What does a female artist need for her ambitions to translate into art? Is it a room to one’s self as Virginia Woolf suggested? Is it unstructured time? Or is it simply to walk out of the life that stifles the art, and into one that allows and nurtures it? Anuradha Roy’s All The Lives We Never Lived sets out to explore whether a female artist would have thrived within a 1930s household in small-town India while frying snack-time samosas and nursing fevers.

Set in pre-independence India of the 1930s and ’40s, the novel explores what it means for a particular freedom to have reached a moment in history that allows for it to be realised. Even as the time for India’s emancipation as a political nation and a geographic entity inches closer, the time for individual freedoms such as equal rights for women and other minorities seem decades away. Gayatri occupies relative privilege with a household that is financially stable, and a husband who allows certain freedoms. She has help around the house, but her life is centred around raising her son and running a home, and her painting and dancing are frowned upon.

What might have been

The plot of Roy’s latest novel is driven by that common fear that the lives we live suffer by comparison to the lives we do not. Gayatri is raised by a father who indulged her ambitions of becoming a dancer with one of India’s modern dance troupes, which moved from traditionalism towards a commitment to technique and athleticism. Instead, she becomes the young wife of a man who takes himself far too seriously and the mother to a son whose seizures earn him the Russian nickname, Myshkin, after the protagonist of Dostoevsky’s The Idiot. In an illuminating section, another woman in their town is referred to as simply Dinu’s mother because people have forgotten her name – a cautionary tale for what Gayatri could become if she stays. Not only will she remain nameless, she may never create the paintings she wants to.

Myshkin, who narrates the novel, is our guide through the strange years immediately before independence as prisoners of war from World War II pass through their town on their way to a camp in Dehradun and Indian soldiers who fought for the British shout out to any white person they see asking to be duly compensated for their service. Myshkin begins his story with the lines, “In my childhood, I was known as the boy whose mother had run off with an Englishman.” He is late coming home from school the day Gayatri leaves, and those lost minutes alter the course of their lives forever.

The Englishman is actually a German painter called Walter Spies, who is modelled on the real-life painter of the same name. Having met Gayatri and her father in a boat to Bali, Indonesia several years ago, he comes to find her in her married home because he is researching a book on Indian dance and remembers Gayatri’s certainty that she would become a dancer. Instead he finds a woman who is “young, beautiful, gifted, tortured, stifled.”

In the same boat, she met Rabindranath Tagore who conjured up an image only to be laughed at by Gayatri – and he’s refreshed by her spontaneity. Seen through Myshkin’s eyes, Gayatri is a woman almost too idealised to be true. He writes, “None of my friends had mothers who wore a hat or climbed trees”, and “my mother didn’t care how she looked, yet she was always striking.” One feels an uneasy and continual awareness of the book’s desire to show her as unique.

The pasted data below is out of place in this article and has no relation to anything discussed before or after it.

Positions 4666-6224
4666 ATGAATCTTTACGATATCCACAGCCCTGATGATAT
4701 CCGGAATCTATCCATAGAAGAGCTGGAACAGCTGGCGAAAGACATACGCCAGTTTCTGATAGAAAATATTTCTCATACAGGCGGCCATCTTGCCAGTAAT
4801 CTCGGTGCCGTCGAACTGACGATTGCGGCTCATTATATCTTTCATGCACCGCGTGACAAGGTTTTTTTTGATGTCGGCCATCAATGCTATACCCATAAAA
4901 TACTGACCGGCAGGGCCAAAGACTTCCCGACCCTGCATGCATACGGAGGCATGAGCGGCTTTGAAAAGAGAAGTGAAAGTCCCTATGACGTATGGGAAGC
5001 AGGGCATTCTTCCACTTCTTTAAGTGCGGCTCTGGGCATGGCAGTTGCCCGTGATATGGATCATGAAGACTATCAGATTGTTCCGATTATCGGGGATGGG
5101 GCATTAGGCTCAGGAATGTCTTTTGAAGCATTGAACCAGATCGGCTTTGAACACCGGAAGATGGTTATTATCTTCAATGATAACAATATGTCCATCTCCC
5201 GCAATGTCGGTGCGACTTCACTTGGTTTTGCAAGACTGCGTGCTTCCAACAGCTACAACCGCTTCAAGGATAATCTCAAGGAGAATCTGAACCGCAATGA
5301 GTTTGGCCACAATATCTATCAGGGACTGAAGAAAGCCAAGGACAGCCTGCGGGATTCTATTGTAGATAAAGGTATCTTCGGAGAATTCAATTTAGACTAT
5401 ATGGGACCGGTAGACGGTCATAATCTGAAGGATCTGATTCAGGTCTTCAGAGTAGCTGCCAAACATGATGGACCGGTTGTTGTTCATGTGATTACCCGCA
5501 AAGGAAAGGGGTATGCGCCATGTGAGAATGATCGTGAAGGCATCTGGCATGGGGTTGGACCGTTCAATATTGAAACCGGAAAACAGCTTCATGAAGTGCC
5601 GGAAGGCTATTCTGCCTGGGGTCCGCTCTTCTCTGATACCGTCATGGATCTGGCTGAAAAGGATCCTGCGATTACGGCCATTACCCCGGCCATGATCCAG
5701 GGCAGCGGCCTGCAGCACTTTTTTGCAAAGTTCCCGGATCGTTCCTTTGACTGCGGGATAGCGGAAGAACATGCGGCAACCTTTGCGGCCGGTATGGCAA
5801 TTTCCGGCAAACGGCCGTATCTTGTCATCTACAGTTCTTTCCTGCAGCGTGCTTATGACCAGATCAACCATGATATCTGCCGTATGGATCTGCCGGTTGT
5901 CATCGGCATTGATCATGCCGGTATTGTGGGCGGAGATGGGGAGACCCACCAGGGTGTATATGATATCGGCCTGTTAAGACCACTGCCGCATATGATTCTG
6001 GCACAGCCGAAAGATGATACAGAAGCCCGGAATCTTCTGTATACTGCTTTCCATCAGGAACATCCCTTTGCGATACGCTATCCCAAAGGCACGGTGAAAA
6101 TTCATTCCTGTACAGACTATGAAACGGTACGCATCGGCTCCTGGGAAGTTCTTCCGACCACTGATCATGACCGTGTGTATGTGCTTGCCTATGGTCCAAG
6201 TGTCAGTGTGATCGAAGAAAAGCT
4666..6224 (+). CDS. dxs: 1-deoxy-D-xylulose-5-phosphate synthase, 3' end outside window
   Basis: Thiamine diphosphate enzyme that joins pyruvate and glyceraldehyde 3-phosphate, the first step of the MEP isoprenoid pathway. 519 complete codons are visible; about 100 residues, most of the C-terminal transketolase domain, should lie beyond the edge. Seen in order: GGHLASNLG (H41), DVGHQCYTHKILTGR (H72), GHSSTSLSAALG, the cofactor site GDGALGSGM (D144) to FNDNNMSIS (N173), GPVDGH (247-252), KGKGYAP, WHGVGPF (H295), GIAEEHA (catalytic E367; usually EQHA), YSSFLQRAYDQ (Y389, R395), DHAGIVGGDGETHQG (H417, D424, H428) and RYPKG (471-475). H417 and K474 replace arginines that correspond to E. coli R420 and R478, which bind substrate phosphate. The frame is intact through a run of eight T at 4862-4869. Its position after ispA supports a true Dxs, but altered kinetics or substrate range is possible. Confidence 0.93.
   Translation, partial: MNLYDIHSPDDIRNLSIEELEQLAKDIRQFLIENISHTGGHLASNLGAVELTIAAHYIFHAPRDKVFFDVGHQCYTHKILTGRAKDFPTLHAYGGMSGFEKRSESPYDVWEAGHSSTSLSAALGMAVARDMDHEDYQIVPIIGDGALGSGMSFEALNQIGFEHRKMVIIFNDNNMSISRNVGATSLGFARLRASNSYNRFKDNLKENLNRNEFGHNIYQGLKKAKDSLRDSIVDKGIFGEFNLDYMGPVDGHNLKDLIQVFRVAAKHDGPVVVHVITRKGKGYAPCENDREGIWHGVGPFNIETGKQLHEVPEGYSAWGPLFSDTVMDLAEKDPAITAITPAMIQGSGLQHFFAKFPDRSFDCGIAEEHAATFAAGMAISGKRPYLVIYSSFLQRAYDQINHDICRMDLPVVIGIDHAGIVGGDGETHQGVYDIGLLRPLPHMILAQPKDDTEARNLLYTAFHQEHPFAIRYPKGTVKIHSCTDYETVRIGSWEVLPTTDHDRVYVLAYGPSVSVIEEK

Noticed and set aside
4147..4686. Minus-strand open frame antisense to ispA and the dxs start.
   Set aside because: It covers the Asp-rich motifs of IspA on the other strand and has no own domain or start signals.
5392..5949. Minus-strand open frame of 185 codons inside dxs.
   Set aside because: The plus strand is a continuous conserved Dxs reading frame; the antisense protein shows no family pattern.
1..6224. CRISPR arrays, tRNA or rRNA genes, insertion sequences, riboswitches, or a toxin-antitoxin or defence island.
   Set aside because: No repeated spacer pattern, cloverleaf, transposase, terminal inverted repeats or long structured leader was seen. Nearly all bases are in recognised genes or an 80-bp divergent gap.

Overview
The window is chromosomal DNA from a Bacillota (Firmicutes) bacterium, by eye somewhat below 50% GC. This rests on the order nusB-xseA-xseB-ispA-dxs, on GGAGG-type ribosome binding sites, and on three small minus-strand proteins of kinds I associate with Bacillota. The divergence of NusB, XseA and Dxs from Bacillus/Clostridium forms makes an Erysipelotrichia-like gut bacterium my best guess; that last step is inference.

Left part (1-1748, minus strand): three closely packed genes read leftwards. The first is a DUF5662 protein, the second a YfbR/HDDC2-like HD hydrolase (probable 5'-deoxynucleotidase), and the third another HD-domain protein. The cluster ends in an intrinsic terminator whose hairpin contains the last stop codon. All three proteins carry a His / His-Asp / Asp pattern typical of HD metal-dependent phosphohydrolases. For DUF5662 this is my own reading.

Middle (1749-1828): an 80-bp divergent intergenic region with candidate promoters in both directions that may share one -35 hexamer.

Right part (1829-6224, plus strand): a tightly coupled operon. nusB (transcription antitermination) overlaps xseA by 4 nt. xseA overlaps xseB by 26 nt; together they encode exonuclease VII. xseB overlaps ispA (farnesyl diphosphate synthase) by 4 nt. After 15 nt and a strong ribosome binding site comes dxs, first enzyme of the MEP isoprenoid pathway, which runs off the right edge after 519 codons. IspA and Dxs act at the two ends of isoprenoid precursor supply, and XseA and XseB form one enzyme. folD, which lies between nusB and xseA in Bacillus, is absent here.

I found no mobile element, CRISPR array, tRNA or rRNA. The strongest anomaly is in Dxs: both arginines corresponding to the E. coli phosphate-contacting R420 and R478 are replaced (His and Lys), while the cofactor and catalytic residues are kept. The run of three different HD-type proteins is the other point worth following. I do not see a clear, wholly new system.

Mother, artist, woman

The novel creates a compelling, expansive world that isn’t afraid to tackle the myriad ways in which history changed the course of lives in both India and Indonesia in the 1940s. But the novel falters in its ability to show characters and their relationships fully. Gayatri’s letters to her friend make up a bulk of the second half of the novel, but little is said of their friendship as it existed in the town they shared. Similarly, her relationships with both her husband and Spies read like sketches whose depths remain ultimately hidden to the reader. The novel is interesting for the ways in which it shows an early India, but the sentences themselves do not propel the prose forward. The engrossing and the tedious jostle for space in the novel.

Gayatri becomes a painter in Bali with Spies, and her son grows up to become the Superintendent of Horticulture, who turns their hometown into a place of beauty. In his mid-sixties, he thinks of himself as a “glorified gardener in a small town”, and one can’t help but think that he’s created a town his mother might have chosen to stay in. He has gone to great lengths to celebrate the legacy of a different female artist – an avenue in their town is named after Begum Akhtar due to his efforts because she has “given the world passion and music all her troubled life.” He plants gulmohar and amaltas along that road so in summer and monsoon the street explodes in red and gold.

The crux of Myshkin’s character is possibly contained in these lines: “Sometimes, I take my glasses off to see differently from other people…There is a kind of restfulness to not seeing well that the clear-sighted will not know.” As Myshkin reads Gayatri’s letters to her friend in his sixties for the first time, he begins to understand how little he knew his mother – a woman who missed her son but loved painting, a woman who wouldn’t risk return or borrow money to fetch her son, a woman whose paintings wouldn’t exist had she stayed in India. Though they espouse a false and damaging binary between motherhood and writing, the letters are some of the strongest, most revealing parts of the book. Roy’s equally fascinating and imperfect novel brings to light a little-asked question about who in India has been allowed to make art.

All The Lives We Never Lived, Anuradha Roy, Hachette.